A broad term to describe techniques used by psychologists to study the process of learning.
Psychology has often been defined as the study of behavior. As such, psychologists have developed a diverse array of methods for studying both human and animal activity. Two of the most commonly used techniques are classical conditioning and operant conditioning. They have been used to study the process of learning, one of the key areas of interest to psychologists in the early days of psychology. Psychologists also attach considerable significance to conditioning because it has been effective in changing human and animal behavior in predictable and desirable ways.
The Russian physiologist Ivan Pavlov developed the principles of classical conditioning. In his Nobel Prize-winning research on the digestive processes, he placed meat powder in the mouths of his research animals and recorded their levels of salivation. At one point,
he noticed that some of his research animals began to salivate in the absence of food. He reasoned that the presence of the animal caretakers led the animals to anticipate the meat powder, so they began to salivate even without the food.
When classical conditioning occurs, an animal or person initially responds to a naturally occurring stimulus with a natural response (e.g., the food leads to salivation). Then the food is systematically paired with a previously neutral stimulus (e.g., a bell), one that does not lead to any particular response. With repeated pairings, the natural response occurs when the neutral stimulus appears.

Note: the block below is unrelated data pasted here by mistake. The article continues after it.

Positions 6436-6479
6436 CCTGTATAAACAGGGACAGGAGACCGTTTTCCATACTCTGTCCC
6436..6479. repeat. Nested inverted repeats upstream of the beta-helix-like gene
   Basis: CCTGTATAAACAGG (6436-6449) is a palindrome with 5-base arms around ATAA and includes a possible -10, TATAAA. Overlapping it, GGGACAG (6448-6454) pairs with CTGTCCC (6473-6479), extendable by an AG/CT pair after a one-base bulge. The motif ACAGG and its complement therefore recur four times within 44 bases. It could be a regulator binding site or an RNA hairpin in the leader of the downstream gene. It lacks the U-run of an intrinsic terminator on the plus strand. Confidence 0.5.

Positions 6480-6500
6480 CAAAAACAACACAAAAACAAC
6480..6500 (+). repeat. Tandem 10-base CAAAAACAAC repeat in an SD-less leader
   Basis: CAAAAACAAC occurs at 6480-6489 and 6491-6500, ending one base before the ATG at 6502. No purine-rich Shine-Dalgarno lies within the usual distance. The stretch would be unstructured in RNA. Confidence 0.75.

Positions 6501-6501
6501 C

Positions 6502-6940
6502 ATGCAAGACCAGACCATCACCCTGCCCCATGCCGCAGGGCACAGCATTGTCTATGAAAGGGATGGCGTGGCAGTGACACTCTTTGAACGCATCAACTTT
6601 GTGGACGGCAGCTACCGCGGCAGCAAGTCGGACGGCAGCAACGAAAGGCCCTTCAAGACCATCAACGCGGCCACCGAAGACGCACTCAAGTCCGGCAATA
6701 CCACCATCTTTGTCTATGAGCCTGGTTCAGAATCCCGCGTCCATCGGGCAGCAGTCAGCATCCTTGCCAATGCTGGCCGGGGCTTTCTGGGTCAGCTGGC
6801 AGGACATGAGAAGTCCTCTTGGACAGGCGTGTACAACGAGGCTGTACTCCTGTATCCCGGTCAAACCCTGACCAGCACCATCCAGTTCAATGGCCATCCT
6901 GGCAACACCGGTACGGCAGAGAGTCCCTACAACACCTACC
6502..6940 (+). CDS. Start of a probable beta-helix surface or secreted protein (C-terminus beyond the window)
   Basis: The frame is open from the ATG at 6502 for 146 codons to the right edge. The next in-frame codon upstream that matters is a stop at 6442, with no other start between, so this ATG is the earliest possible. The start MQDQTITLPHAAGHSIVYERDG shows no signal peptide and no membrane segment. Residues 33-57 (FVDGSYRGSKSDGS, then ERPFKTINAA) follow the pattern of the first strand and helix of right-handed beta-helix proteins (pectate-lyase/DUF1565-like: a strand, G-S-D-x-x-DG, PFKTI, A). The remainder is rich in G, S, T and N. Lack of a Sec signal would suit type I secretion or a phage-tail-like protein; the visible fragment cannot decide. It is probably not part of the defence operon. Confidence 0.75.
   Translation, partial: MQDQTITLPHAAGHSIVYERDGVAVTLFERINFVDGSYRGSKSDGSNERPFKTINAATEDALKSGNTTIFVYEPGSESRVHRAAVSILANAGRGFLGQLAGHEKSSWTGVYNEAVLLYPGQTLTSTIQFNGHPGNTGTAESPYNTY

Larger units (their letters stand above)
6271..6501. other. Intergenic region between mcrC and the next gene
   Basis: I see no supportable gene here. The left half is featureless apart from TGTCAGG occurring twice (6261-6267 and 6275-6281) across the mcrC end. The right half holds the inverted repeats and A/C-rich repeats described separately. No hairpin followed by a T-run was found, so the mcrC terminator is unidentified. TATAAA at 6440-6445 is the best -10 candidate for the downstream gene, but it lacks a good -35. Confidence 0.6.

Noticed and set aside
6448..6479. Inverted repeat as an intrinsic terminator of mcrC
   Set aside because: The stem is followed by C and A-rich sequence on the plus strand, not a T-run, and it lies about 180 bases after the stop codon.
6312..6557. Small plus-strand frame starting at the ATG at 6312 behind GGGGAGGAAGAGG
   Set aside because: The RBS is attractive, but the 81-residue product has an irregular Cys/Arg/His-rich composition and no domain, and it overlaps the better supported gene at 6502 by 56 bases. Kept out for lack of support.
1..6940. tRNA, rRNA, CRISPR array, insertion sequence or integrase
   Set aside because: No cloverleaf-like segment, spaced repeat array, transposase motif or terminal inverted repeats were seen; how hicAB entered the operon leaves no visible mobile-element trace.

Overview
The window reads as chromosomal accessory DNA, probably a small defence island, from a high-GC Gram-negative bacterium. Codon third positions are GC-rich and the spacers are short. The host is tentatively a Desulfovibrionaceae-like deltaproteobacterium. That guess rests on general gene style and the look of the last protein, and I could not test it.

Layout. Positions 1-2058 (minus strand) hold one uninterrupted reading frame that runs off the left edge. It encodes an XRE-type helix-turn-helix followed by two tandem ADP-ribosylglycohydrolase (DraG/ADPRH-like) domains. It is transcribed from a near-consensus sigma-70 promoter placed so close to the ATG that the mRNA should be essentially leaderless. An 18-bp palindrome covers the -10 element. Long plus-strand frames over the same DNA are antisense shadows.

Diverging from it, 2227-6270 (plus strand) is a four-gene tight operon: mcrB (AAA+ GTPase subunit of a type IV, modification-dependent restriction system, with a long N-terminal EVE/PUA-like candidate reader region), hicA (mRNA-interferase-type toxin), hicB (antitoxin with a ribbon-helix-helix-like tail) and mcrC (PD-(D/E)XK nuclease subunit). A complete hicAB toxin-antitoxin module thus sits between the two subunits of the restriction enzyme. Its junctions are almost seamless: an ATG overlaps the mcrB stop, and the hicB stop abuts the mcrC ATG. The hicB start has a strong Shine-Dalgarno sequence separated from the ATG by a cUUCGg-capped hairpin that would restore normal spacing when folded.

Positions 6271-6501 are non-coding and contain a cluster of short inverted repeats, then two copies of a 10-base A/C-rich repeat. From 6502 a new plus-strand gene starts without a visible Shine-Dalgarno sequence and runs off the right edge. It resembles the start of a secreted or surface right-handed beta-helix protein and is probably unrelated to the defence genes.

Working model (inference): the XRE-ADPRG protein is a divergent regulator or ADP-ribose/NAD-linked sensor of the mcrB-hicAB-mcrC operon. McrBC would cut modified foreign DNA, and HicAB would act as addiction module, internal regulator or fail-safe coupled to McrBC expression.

Pavlovian (i.e., classical) conditioning influenced psychologists greatly, even though Pavlov himself was skeptical of the work psychologists performed. In the United States, John Watson, the first widely known behaviorist, used the principles of classical conditioning in his research. For example, in a widely cited study, Watson tried to develop a classically conditioned phobia in an infant.
Although classical conditioning became the dominant Russian model for the study of behaviorism, another form of conditioning took hold in the United States. This version, which became known as operant or instrumental conditioning, initially developed from the ideas of the psychologist Edward Thorndike. Thorndike began his psychological research by studying learning in chickens, then in cats. Based on the problem solving of these animals, he developed the Law of Effect, which in simple form states that a behavior that has a positive outcome is likely to be repeated. Similarly, his Law of Exercise states that the more a response occurs in a given situation, the more strongly it is linked with that situation, and the more likely it is to be repeated in the future.
Operant conditioning was popularized by the psychologist B.F. Skinner. His research and writings influenced not only psychologists but also the general public. Operant conditioning differs from classical conditioning in that, whereas classical conditioning relies on an organism's response to some stimulus in the environment, operant conditioning relies on the organism's initiating an action that is followed by some consequence.